I'd say Rogue, personally. Since skill points don't exist any longer, being able to double your proficiency in two skills is a lot tastier. And you don't get to double any of those static bonuses you get as a fighter when you critical hit any longer, but you do get to double your sneak attack dice.

As to which class is most powerful, I STILL say Diviner Wizard (You get to choose two rolls a day that you succeed or the bad guy fails. Either way, you basically get to make it work to your advantage twice. And I promise spells aren't as bad as you think.) but Rogues definitely take the cake for most buffed.

The 3.PF rogue is beyond fixing, to me. It was built in a system that doesn't support it. You can't 'fix' it without changing the underlying mechanics of the either the class or the game.

I still find Sorcerers lackluster, though. I hated them in 3.5, loved them in PF, and just feel sorry for them in 5E. WotC seems to have a grudge against the poor Sorcerer for reasons I'll never understand.

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Somewhat back on topic, one of the things I appreciate most about 5E is the dismantling of "Save or Die" spells. There are a still a few high level "I Win" buttons, but saves and DCs never reach the absurd heights they do in 3.PF. So no more, it's a complete waste of time to cast "Hold Monster" on a caster-type enemy, but no more Charm the Heavy-Hitting mook and combat is over, either.

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Mr.u wrote:
EntrerisShadow wrote:
Usual Suspect wrote:
As examples; the Catholic Church (and the Vatican) is clearly not lawful good but does have a lawful and just society as a goal that we would call lawful good. But as any large institution is inevitably prone to corruption the Catholic Church has problems with abuse of power and position as well as institutional attempts to whitewash current and past events that put the church in a bad light. Any political institution (which means any country and any large religious organization) can ascribe to lofty goals like being a just society.

I wouldn't call any city-state whose utopian ideals include the subjugation of women and non-believers "good".

Hence the problem with every Abrahamic religious organization. It's not that they're bad when they're corrupt; it's that they're bad when they're following their teachings to the letter.

There is neither Jew nor Greek, there is neither slave nor free, there is neither male nor female, for you are all one in Jesus Christ"- Paul the Apostle

As in all the congregations of the Lord’s people… Women should remain silent in the churches. They are not allowed to speak, but must be in submission, as the law says. If they want to inquire about something, they should ask their own husbands at home; for it is disgraceful for a woman to speak in the church. --- Also Paul the Apostle. There's good and bad in all holy books, but the bad is REALLY bad. Morality isn't a zero sum game.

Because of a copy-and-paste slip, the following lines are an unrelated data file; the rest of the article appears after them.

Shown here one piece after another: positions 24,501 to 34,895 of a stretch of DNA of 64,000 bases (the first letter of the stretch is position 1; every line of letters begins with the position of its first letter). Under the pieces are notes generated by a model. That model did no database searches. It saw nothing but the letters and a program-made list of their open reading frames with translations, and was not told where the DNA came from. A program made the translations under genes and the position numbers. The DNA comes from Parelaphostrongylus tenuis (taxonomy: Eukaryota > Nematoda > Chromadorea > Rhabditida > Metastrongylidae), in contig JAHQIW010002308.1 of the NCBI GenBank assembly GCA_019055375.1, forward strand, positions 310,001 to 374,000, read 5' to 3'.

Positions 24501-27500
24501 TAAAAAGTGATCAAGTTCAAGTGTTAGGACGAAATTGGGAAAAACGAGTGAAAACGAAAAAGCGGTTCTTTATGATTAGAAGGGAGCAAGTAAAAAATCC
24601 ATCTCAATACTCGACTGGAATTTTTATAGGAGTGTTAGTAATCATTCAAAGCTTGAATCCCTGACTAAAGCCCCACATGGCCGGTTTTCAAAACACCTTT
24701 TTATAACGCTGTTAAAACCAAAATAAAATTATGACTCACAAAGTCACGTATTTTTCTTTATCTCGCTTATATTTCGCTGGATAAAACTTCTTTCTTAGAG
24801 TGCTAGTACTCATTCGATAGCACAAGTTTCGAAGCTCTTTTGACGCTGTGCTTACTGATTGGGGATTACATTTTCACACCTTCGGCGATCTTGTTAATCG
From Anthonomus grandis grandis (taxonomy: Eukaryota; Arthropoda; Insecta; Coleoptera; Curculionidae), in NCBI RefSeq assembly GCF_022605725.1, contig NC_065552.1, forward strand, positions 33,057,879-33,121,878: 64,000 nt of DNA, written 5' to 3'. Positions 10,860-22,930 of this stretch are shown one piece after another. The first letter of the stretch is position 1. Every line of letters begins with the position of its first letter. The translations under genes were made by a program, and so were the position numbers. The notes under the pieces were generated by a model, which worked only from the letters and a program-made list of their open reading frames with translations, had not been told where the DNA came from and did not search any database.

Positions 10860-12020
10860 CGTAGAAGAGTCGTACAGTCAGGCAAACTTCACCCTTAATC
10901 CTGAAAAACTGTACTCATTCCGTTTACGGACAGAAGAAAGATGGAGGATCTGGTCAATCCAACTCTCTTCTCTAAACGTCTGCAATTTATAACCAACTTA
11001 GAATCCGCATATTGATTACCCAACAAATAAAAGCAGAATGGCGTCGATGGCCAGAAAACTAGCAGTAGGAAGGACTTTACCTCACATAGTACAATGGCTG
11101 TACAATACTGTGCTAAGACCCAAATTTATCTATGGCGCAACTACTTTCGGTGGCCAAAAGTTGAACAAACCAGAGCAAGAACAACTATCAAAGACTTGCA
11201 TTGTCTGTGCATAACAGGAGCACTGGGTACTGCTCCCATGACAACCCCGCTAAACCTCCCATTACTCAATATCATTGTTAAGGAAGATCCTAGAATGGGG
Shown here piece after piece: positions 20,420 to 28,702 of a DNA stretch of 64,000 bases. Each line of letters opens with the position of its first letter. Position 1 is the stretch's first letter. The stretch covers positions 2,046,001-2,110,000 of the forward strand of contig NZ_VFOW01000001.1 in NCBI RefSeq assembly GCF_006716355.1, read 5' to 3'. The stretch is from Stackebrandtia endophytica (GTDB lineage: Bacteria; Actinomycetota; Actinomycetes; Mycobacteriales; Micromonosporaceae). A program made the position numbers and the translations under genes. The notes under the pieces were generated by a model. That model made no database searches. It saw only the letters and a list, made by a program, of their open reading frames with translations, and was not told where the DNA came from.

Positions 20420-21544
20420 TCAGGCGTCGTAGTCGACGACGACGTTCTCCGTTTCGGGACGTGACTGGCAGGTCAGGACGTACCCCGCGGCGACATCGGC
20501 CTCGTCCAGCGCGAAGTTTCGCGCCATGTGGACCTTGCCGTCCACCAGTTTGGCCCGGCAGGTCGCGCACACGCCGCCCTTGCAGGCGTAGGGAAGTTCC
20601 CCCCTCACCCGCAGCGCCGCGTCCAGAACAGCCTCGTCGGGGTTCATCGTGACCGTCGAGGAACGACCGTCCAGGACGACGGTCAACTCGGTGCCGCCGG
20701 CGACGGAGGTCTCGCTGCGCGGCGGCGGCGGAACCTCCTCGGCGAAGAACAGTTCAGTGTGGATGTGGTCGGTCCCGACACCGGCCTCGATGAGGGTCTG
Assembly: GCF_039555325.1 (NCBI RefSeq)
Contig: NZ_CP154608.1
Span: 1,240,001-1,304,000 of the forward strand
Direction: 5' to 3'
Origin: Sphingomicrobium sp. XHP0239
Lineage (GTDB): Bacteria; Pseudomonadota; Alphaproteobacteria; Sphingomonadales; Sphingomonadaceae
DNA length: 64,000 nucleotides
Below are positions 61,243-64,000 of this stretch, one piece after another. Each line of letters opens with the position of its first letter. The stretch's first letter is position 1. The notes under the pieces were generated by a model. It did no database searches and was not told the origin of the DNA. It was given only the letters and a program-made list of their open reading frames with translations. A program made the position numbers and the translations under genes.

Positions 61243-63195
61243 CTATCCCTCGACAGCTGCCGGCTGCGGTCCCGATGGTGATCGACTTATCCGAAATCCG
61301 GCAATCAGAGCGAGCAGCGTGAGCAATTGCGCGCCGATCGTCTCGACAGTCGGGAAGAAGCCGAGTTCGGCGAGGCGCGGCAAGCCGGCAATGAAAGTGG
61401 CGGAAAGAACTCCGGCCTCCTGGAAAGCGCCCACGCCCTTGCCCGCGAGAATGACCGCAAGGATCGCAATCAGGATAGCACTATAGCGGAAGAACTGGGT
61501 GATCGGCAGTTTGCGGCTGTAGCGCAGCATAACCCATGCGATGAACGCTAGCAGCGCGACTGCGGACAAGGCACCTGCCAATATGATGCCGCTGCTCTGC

I'll also have to retract my earlier statement about New Zealand in light of the additional information. Guess there's none. Wait . . . maybe Iceland?

Nobody ruin Iceland for me.

Dark Archive

I feel like channel isn't that great. Sure, you could roll high, but typically - like sneak attack - you never roll high enough for the level you're at that it'll matter. The spontaneous cure spells are marginally better since you add your CL, but eh, in combat healing is never that spectacular.

Control is largely dependent on domains. But you've never been impressed with the cleric's ability to do damage? Really? Enlarge Person, Bull's Strength, Divine Favor, and so on and so on . . .

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David Bowles wrote:
Interesting. You think maybe it would be less dangerous if the clerics were adopting the heal stick role? Because maybe it's dangerous because cleric players aren't sucking it up and doing the right thing for the group.

Blech. I'll watch all of my friends die painfully before I play a healbot. In 5E especially, support-style clerics have so many buffs/debuffs that if you're healing in combat, you've already failed at your job.

But in fairness, that was my philosophy in PF, too. My Cleric is either all about control or doing damage. And then, if you really need it, when we're done I'll throw down some channels.

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Usual Suspect wrote:
As examples; the Catholic Church (and the Vatican) is clearly not lawful good but does have a lawful and just society as a goal that we would call lawful good. But as any large institution is inevitably prone to corruption the Catholic Church has problems with abuse of power and position as well as institutional attempts to whitewash current and past events that put the church in a bad light. Any political institution (which means any country and any large religious organization) can ascribe to lofty goals like being a just society.

I wouldn't call any city-state whose utopian ideals include the subjugation of women and non-believers "good".

Hence the problem with every Abrahamic religious organization. It's not that they're bad when they're corrupt; it's that they're bad when they're following their teachings to the letter.

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David Bowles wrote: